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Ecosystems in Insurance

KEYLANE March 24, 2021

What follows is an edited transcript of an interview we conducted with futurologist Michael Carl on the subject of ecosystems in the insurance industry.

Keylane: What is an insurance provider ecosystem and how does it differ from other industry ecosystems?

Michael Carl: An insurance provider ecosystem can best be described as a cooperative learning journey. The provider offers analytics, the customer their data. In a shared process both sides will learn: The provider will learn about this customers individual security-related wants and needs. The customer will experience how the provider is addressing exactly their wants and needs with a growing precision. This whole learning journey is data-driven. Trust turns out to be the most important currency here: the more both sides learn to trust, the more business they will make.

An answer to the challenges of digitalisation

Keylane: In your opinion, what is the future of ecosystems for insurance providers?

Michel Carl: Growing ecosystems which provide any possible customer with a highly individualised experience is the insurance industry’s answer to some of the major challenges of digitisation: The growing amount of data, technologies to cope with these data, artificial intelligence. In the end, it’s the old “Know your customer“, only on digital grounds and to a much higher degree – combined with the ability to offer individualised and flexible products. The provider will therefore modularise its offerings, build collaborations and prepare flexible solutions. These are the ecosystems which will turn out to be predominant in the future.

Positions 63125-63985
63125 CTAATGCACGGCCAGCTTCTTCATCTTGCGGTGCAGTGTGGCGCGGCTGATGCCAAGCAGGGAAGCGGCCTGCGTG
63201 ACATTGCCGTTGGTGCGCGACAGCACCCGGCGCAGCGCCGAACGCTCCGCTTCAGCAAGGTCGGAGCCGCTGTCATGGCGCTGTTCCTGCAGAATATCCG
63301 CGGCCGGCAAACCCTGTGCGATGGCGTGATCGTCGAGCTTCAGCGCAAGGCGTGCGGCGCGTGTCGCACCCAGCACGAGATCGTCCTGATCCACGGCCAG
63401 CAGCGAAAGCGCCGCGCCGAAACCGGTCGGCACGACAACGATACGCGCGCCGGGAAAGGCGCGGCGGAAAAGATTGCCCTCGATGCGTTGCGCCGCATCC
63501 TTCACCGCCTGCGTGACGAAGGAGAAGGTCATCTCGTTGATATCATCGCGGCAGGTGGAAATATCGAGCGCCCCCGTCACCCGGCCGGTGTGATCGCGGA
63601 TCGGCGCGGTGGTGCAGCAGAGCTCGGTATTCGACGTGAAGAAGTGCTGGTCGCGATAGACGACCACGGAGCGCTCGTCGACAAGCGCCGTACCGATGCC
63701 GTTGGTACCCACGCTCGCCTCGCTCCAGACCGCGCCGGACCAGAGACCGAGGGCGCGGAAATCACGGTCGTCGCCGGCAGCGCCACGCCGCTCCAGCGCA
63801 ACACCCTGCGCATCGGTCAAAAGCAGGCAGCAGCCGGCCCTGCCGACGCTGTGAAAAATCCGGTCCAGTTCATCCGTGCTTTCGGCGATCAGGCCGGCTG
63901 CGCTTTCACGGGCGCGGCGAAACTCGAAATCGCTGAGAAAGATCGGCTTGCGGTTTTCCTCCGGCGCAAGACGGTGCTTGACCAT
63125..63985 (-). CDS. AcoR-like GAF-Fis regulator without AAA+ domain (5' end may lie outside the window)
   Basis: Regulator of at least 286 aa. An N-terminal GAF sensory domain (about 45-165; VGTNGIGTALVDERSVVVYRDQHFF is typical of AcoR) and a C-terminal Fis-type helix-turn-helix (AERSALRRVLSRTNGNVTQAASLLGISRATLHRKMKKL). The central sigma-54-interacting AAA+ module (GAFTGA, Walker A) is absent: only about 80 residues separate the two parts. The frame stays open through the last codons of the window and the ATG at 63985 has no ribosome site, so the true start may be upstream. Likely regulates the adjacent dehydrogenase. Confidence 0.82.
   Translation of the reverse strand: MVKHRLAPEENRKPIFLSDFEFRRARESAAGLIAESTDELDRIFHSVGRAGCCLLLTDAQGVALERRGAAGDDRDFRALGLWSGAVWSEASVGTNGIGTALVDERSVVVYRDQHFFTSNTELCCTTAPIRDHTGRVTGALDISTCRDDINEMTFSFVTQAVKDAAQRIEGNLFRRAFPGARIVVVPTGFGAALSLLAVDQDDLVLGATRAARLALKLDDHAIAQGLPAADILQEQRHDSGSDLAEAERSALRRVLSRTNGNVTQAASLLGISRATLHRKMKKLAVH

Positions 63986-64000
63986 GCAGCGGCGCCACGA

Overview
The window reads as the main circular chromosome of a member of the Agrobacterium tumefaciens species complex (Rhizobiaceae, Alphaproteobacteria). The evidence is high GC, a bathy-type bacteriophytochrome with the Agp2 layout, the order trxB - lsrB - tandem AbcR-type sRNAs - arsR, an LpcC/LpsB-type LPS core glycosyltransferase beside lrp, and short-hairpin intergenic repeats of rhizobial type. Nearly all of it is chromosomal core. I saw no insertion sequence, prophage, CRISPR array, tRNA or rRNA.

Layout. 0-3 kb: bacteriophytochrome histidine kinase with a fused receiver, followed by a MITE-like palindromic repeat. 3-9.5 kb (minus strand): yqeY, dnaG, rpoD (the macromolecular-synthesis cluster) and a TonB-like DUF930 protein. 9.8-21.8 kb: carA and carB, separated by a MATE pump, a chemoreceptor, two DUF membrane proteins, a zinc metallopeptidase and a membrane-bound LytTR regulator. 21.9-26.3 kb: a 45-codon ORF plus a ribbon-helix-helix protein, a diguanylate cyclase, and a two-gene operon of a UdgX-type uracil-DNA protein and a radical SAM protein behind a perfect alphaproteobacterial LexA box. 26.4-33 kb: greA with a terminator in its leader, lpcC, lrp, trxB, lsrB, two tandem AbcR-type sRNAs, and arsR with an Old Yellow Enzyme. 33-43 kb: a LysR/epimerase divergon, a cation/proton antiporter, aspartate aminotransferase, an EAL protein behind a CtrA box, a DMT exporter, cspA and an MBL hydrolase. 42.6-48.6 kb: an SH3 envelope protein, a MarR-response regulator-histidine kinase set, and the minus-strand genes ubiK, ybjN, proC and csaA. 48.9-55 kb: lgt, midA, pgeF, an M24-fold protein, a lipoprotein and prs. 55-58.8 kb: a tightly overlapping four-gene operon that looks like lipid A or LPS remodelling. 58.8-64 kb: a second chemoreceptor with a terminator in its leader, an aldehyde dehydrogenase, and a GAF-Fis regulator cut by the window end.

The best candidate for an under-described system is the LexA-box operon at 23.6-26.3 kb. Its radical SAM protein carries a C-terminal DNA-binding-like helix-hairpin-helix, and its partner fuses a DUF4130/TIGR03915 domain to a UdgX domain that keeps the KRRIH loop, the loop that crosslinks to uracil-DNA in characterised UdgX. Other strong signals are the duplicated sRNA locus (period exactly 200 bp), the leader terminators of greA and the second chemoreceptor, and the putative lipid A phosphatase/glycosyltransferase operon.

Make your customers feel at home

Keylane: What value do insurance ecosystems bring to customers?

Michael Carl: The value is best summarised in a simple promise: “We know you, because you want us to. Therefore we can reassure you: Whatever security-related needs arise, we will take care of them.“ The ecosystem in itself is a major source of customer satisfaction – even before it comes to products and offers, prices, terms and conditions. Customers feeling at home in a strong ecosystem do not need to identify new needs and solutions, they do not need to do their research and compare – and they will most likely not look outside their ecosystem for security-related solutions.

An insurer that directs customer trust to the ecosystem rather than the individual product can avoid any price competition and be successful at the same time.

Keylane: Where is the value for insurance providers in providing ecosystems to their customers?

Michael Carl: In an open competition, key indicators like pricing or the effectualness of marketing will probably prevail. Even more so under the conditions of the ongoing digitisation of customer relations. Any search engine will find an insurance with a slightly lower rate. The tremendous value of ecosystems for insurance lies in the decoupling of customer trust and the product. An insurer that directs customer trust to the ecosystem rather than the individual product can avoid any price competition and be successful at the same time.

Build better communities

Keylane: Do insurance provider ecosystems encourage a sense of community?

Michael Carl: Depending on the topic, ecosystems can be emotionally loaded and therefore encourage their participants to develop a sense of community. Think of food or entertainment, e.g. An insurance in itself is a rather unemotional object, as is financial compensation for any damage or loss. A certain sense of community might grow, e.g. in regional security-related ecosystems, but not necessarily and not on big scales.

Keylane: Which is more important for end-users: Superior products or better ecosystems?